Hands up everyone who knew an energy White Paper was under development.

Resources Minister Martin Ferguson previewed the development of the Paper in June last year but never really announced it, although he put out a press release to coincide with the first meeting of the consultative committee developing the White Paper in November. The Paper is scheduled for release in August.

So the process has thus far flown entirely beneath the media radar, which may be how the Government prefers it.

The “High Level Consultative Committee” Ferguson referred to is described as “one of the key sources of advice for the development of the White Paper” which “represents a cross-section of stakeholders in Australia’s energy sector… from discovery and exploration through to export and end use, and in both existing and emerging technologies.”

However, that’s a bit misleading.

The Committee is composed of representatives from Shell, BHP’s uranium division, Santos, Woodside, Rio Tinto, Origin, AGL, Xstrata, the Energy Supply Association, the Petroleum Production and Exploration Association. The non-fossil fuel representatives are the Australian Energy Market Operator; chair and Department of Resources Deputy Secretary Drew Clark; the Secretary of the Victorian Department of Primary Industry, Richard Bolt, the Prime Minister’s National Security Adviser Duncan Lewis and the CEO of CSIRO, Dr Megan Clark.

Despite the terms of reference identifying the need to reduce carbon emissions as a goal, the need for cleaner energy and conservation technologies and environmental sustainability, and specifically indicating the White Paper will cover both fossil fuel and renewable energy resources, and energy consumption, there are no representatives of the renewable energy sector on the committee, nor is anyone representing energy users.

Roman Domanski from the Energy Users Association said that the Association had recently contacted the Department of Resources about participating in the Committee but had yet to receive a response. The Association had been invited to a workshop last year but had been unable to send a representative.

Crikey also contacted a number of high-profile companies in the renewable energy sector and none had been approached as part of the White Paper process. One sectoral representative told us they contacted the Department to point out that there was a lack of representation from the renewables industry, but was told that the Department believed it “had it covered”.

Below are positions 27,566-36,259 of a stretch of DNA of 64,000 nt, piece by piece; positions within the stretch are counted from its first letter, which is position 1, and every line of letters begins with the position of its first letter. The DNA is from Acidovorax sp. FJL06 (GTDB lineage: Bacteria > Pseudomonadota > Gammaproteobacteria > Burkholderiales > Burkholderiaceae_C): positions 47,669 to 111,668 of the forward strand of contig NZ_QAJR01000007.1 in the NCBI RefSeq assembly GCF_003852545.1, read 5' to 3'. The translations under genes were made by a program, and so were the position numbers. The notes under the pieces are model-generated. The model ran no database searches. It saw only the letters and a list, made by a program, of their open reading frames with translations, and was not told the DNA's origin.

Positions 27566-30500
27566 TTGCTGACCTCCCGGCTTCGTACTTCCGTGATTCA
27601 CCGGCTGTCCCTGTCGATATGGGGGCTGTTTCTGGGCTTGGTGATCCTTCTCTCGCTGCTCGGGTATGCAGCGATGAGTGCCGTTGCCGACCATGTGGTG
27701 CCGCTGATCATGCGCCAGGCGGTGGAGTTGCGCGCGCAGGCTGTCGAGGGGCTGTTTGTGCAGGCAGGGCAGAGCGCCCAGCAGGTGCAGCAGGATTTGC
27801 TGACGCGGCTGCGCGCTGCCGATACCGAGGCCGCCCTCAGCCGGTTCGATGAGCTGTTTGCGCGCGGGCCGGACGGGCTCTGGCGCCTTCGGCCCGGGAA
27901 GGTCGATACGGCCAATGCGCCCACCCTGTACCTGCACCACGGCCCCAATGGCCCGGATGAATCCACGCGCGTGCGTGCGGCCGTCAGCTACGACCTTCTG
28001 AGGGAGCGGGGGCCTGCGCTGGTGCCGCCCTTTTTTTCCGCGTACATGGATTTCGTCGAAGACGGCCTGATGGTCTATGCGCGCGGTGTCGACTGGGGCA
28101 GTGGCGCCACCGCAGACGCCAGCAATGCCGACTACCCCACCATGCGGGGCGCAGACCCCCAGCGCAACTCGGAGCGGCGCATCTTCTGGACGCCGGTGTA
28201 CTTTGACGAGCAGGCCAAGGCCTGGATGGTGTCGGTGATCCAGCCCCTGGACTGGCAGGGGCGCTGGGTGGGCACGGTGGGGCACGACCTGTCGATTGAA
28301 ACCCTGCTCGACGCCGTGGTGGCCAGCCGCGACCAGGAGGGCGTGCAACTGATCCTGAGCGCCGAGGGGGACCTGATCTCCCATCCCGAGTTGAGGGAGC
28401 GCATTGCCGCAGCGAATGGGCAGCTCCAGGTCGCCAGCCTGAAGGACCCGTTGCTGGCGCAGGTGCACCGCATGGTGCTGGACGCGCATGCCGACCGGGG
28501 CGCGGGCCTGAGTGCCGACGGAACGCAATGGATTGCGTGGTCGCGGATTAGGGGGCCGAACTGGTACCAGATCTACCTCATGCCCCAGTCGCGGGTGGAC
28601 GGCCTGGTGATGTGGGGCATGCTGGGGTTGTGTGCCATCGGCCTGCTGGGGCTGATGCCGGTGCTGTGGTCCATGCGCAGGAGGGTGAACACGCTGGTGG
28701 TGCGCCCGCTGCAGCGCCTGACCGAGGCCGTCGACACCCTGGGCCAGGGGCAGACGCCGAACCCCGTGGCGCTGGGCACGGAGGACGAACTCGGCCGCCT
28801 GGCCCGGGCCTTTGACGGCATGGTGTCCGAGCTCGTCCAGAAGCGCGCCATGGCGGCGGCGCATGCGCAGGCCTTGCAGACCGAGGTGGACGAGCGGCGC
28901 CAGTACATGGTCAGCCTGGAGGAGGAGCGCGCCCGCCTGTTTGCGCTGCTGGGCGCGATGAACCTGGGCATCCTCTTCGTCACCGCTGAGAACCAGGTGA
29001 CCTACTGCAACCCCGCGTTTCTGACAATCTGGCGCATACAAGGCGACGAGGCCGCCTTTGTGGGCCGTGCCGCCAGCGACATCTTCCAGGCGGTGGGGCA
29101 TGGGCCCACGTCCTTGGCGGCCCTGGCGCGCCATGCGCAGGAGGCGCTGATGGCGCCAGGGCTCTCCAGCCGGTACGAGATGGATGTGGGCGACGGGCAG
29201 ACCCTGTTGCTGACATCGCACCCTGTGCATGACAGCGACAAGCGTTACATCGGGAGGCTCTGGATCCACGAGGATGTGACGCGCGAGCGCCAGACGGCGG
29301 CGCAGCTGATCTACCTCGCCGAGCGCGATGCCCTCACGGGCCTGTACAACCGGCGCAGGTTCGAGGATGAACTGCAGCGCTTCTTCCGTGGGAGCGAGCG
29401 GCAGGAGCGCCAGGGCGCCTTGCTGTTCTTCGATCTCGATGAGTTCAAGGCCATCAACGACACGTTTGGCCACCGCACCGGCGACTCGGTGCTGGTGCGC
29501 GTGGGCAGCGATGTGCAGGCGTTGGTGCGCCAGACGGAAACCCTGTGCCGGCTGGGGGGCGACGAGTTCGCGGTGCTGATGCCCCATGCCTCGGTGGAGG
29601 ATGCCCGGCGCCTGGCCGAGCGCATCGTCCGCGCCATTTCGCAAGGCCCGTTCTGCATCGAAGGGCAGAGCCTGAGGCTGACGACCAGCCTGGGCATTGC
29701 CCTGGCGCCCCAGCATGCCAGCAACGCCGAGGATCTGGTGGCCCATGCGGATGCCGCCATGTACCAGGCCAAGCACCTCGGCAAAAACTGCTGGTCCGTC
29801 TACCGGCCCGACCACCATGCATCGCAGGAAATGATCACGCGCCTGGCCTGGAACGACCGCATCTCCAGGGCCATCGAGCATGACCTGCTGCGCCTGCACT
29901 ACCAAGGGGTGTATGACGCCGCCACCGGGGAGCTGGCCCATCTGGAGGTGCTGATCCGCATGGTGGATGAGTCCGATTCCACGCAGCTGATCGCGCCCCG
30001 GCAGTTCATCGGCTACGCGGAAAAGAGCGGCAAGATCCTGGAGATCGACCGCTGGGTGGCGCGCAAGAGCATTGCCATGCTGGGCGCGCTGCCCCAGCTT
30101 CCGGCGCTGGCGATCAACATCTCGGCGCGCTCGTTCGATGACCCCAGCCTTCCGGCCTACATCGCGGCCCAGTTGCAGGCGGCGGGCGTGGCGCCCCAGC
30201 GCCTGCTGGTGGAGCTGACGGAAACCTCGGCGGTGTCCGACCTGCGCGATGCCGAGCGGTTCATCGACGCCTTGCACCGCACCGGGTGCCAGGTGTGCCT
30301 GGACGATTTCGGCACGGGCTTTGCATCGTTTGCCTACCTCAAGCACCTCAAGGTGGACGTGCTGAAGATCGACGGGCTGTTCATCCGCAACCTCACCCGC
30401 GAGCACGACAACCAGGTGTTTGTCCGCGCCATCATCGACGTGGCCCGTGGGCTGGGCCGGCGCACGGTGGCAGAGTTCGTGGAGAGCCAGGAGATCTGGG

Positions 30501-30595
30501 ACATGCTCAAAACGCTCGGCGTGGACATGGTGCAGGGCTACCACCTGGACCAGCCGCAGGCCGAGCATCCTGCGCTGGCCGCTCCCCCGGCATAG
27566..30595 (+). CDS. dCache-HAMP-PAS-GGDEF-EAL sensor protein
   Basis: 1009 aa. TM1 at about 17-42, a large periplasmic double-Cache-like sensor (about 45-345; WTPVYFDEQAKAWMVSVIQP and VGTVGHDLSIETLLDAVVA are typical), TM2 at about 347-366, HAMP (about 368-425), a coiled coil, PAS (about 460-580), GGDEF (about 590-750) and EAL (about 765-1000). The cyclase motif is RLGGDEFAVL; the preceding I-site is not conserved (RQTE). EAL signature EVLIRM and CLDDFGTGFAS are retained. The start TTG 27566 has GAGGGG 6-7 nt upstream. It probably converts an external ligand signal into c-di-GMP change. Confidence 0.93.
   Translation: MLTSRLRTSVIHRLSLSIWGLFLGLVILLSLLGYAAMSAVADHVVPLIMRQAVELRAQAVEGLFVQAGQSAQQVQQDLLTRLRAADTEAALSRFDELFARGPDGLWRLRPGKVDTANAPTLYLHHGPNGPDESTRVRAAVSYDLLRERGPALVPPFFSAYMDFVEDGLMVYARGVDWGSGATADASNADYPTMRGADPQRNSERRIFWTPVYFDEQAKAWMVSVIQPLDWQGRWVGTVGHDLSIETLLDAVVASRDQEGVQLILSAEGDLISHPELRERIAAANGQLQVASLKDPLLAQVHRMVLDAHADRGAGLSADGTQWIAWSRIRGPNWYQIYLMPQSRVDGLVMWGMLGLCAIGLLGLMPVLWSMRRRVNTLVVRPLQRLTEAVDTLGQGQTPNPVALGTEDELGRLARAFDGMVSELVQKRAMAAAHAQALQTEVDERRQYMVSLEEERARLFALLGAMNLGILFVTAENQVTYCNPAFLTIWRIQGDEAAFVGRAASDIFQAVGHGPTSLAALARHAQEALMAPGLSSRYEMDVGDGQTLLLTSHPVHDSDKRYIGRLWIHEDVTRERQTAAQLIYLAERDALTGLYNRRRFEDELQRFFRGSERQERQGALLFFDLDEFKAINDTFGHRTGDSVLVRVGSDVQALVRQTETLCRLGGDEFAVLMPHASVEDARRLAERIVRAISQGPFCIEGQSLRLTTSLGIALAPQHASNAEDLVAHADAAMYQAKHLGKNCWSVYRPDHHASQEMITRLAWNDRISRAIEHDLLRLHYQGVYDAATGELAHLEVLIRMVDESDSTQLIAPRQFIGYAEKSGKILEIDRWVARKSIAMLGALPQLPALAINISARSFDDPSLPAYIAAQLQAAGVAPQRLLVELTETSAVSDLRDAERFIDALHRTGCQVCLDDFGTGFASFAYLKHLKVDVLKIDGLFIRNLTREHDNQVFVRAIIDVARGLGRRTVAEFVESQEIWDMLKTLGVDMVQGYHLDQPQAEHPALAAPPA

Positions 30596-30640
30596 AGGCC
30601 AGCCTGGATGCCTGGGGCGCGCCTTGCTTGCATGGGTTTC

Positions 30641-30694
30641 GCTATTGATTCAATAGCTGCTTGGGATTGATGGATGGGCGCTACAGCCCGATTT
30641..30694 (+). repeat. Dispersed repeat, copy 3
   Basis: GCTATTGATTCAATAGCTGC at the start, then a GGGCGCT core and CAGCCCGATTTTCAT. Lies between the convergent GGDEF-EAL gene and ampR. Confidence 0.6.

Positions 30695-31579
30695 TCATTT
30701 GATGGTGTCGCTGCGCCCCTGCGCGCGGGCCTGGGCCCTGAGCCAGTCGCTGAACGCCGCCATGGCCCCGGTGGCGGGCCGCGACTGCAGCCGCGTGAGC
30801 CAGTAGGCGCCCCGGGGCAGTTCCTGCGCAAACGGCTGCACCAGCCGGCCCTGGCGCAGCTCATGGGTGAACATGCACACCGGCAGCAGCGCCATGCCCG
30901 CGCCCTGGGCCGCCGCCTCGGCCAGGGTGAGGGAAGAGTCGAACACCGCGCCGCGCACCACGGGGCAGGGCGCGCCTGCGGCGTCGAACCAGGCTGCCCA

None of the Australian Conservation Foundation, Greenpeace, the Total Environment Centre or the Climate Institute have been approached.

The previous Government’s 2004 energy White Paper was dogged by claims that fossil fuel companies had dominated its development, to the detriment of the renewable energy industry. In that process, key representatives of the sector were unaware that an important advisory group on lower emissions even existed. A similar focus on Australia’s biggest carbon emitters appears to be occurring under Martin Ferguson — unsurprising given it is the same Department. Until this week, it had been run by Howard favourite Peter Boxall (of Workchoices fame); Boxall has now moved to ASIC and has been replaced with former NSW Treasury Secretary John Pierce.

The process is also reminiscent of Dick Cheney’s approach to energy policy in the Bush Administration, although Cheney preferred to keep his meetings with fossil fuel companies secret. Given the Government’s commitment to a renewable energy target of 20% by 2020, the absence of the sector from the White Paper process is, both politically and in policy terms, bizarre — particularly given the disillusion felt in the solar industry toward the Government. It may reflect the Department’s famously denialist view of climate change. However, the absence of energy users is even less explicable. The White Paper itself — due less than six months from now, which is barely a blink of a bureaucratic eye — may look a lot like the last one.

The Department of Resources, Energy and Tourism did not respond to Crikey before deadline.